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Ex-B.C. lawyer Hong Guo skips tribunal ahead of contempt of court sentencing

The former B.C. lawyer with a proven record of lying and misleading the Law Society of BC did not appear before a disciplinary panel for professional misconduct.
Hong Guo. (Photo by Richmond News)

Twice-disbarred Richmond lawyer Hong Guo did not appear before her Law Society of BC disciplinary hearing Thursday, prompting tribunal members to seek clarification as to her whereabouts and the reason for her absence.

The former legal specialist for the State Council of the People’s Republic of China — the executive branch of the National People’s Congress run by the Chinese Communist Party — is thought to be in Beijing under the care of her brother, society lawyer Saheli Sodhi told the tribunal.

The revelations come two weeks ahead of Guo's scheduled appearance before B.C. Supreme Court Justice Gary P. Weatherill for a sentencing hearing after the judge found Guo in contempt of court on Oct. 14, 2022 for repeatedly failing to produce court-ordered documents in a civil proceeding against her and her firm.

Guo has not communicated with Sodhi since Dec. 30, 2023, when Guo advised Sodhi that she was under the care of her brother in China, Sodhi told tribunal chair Michael Welsh.

Sodhi said Guo had previously raised concerns about her mental health and provided a letter from a clinical counsellor that she had been admitted to Richmond Hospital prior to her departure to China, understood to be last September. However, Sodhi told Welsh they had no current information on her health.

And, “I’m not in a position to comment or be aware of what her current status is,” Sodhi told Welsh.

Sodhi argued for the hearing to proceed and noted Guo has already had other tribunal proceedings carry on without her presence.

However, Welsh ultimately announced an adjournment to June 10, in order to provide more time for Guo to respond to the tribunal. Additionally, Welsh ordered Guo to provide medical evidence for her inability to attend Thursday’s hearing.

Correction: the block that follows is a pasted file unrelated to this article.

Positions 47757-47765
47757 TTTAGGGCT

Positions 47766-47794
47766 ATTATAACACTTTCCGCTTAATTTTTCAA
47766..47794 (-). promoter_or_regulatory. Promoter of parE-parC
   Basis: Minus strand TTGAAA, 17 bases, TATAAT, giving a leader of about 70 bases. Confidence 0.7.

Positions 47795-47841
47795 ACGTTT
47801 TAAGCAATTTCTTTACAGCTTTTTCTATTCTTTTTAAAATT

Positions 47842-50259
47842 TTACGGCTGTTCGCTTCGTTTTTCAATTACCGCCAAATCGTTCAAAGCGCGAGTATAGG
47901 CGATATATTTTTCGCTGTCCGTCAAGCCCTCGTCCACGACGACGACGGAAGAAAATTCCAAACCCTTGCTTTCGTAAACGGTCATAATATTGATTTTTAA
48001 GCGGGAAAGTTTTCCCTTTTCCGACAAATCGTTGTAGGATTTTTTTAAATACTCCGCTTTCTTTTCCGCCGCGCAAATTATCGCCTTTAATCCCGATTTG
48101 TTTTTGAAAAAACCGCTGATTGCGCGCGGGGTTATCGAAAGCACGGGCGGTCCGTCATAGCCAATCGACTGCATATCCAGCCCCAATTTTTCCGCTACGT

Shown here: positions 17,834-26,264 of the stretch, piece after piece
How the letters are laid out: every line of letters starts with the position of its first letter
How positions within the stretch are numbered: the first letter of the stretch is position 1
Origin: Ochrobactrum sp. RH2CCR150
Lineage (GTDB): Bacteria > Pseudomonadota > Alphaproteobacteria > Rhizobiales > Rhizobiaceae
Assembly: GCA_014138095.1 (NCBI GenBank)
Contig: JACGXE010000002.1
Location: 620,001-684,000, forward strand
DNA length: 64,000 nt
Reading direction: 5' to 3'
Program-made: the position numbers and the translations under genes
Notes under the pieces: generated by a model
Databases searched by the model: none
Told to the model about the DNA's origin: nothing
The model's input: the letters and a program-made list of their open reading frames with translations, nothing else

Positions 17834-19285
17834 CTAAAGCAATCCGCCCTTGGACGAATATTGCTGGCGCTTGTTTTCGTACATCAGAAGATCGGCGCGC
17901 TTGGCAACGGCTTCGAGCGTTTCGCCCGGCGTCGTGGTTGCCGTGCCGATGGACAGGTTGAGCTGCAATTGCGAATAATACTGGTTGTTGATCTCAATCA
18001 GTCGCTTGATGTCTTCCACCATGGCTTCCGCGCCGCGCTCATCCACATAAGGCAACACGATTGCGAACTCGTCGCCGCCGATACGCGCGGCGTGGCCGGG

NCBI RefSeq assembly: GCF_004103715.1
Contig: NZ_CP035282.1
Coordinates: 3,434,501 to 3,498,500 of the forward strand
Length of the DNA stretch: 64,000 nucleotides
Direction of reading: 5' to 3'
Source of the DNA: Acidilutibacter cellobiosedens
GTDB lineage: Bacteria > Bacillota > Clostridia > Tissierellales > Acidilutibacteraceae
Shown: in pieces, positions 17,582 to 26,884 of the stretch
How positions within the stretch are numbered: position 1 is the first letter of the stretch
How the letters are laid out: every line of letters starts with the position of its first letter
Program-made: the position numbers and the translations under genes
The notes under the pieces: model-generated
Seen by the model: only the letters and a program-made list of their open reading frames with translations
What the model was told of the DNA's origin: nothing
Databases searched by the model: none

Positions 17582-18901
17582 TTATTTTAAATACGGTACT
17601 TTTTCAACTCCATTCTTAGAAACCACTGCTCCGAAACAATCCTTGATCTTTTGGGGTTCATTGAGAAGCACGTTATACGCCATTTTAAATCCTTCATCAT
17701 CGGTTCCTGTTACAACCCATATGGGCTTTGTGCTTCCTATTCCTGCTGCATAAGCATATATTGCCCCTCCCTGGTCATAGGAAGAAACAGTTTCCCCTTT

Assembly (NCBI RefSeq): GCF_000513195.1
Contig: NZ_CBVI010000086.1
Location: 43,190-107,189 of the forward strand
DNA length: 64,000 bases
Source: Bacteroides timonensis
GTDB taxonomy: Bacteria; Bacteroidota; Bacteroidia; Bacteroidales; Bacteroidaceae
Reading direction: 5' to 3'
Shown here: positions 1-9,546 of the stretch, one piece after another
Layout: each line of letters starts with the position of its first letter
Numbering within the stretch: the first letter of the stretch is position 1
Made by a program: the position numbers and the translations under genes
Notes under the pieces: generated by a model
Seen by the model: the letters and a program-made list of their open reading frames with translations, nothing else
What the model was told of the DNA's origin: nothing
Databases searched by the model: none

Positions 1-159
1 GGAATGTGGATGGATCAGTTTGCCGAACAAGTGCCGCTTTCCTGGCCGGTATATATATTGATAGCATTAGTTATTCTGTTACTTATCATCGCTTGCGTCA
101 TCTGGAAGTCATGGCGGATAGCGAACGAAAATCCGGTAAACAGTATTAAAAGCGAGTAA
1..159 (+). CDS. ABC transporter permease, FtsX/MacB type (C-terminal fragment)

A recent review board decision, dated May 6, states Guo appeared “on her own behalf” at a Feb. 8 hearing, although the circumstances are unclear.

That review board hearing was prompted by a society appeal that opposed a prior tribunal finding that Guo did not commit professional misconduct for lying to society investigators.

The review board overturned the decision and made findings of professional misconduct.

Guo’s “explanation for providing false and inaccurate answers is that she was overwhelmed with law society investigations and her use of language could have been better, and she was doing the best she could. The hearing panel accepted this explanation,” the review board explained.

“We find that [Guo’s] conduct in making the false and inaccurate representations to the law society investigator amounts to professional misconduct.”

The new finding of professional misconduct adds to numerous other such findings from eight of the nine citations against Guo.

In short, tribunals have found Guo misappropriated funds to complete business transactions, had conflicts of interest with clients, made misrepresentations to society investigators and was generally found to be "ungovernable."

“Guo’s discipline history is also replete with concerns about her practice and file management, competence and ability to cooperate with the law society,” the society noted in a Nov. 20 statement upon her first disbarment.

Last month, the society applied in court to take full custodianship of Guo law Corp., a once bustling practice specializing in real estate transactions and immigration-related business arrangements, such as the B.C. Provincial Nominee Program.

Guo’s practice has been under partial custodianship since Aug. 23, 2016; that's when Guo claimed her bookkeeper stole $7.5 million from her trust account using blank cheques she signed and left unsupervised in their possession, prompting a one-year suspension (Guo’s final citation hearing is for allegedly practicing law while suspended).

Guo was sole principal of Guo Law Corp. and had a satellite office in Beijing. She was called to the bar in 1999 in Ontario and moved to Saskatchewan in 2000 where she practiced with a Saskatchewan firm until moving to B.C. in 2005.

Although Guo has been disbarred twice, in addition to two suspensions, the society continues to pursue the completion of five other citations.

A separate tribunal recently explained it pursues former members “to assure the public and the profession that the consequences of misconduct cannot be avoided simply by resigning from the law society. It also provides a record in the event that a member applies to renew their membership or to practise law in another jurisdiction.”

Disciplinary hearings typically result in monetary judgments. Guo already owes the society over $108,000 for costs related to her four completed hearings.

Glacier Media was also unable to reach Guo by phone and email.

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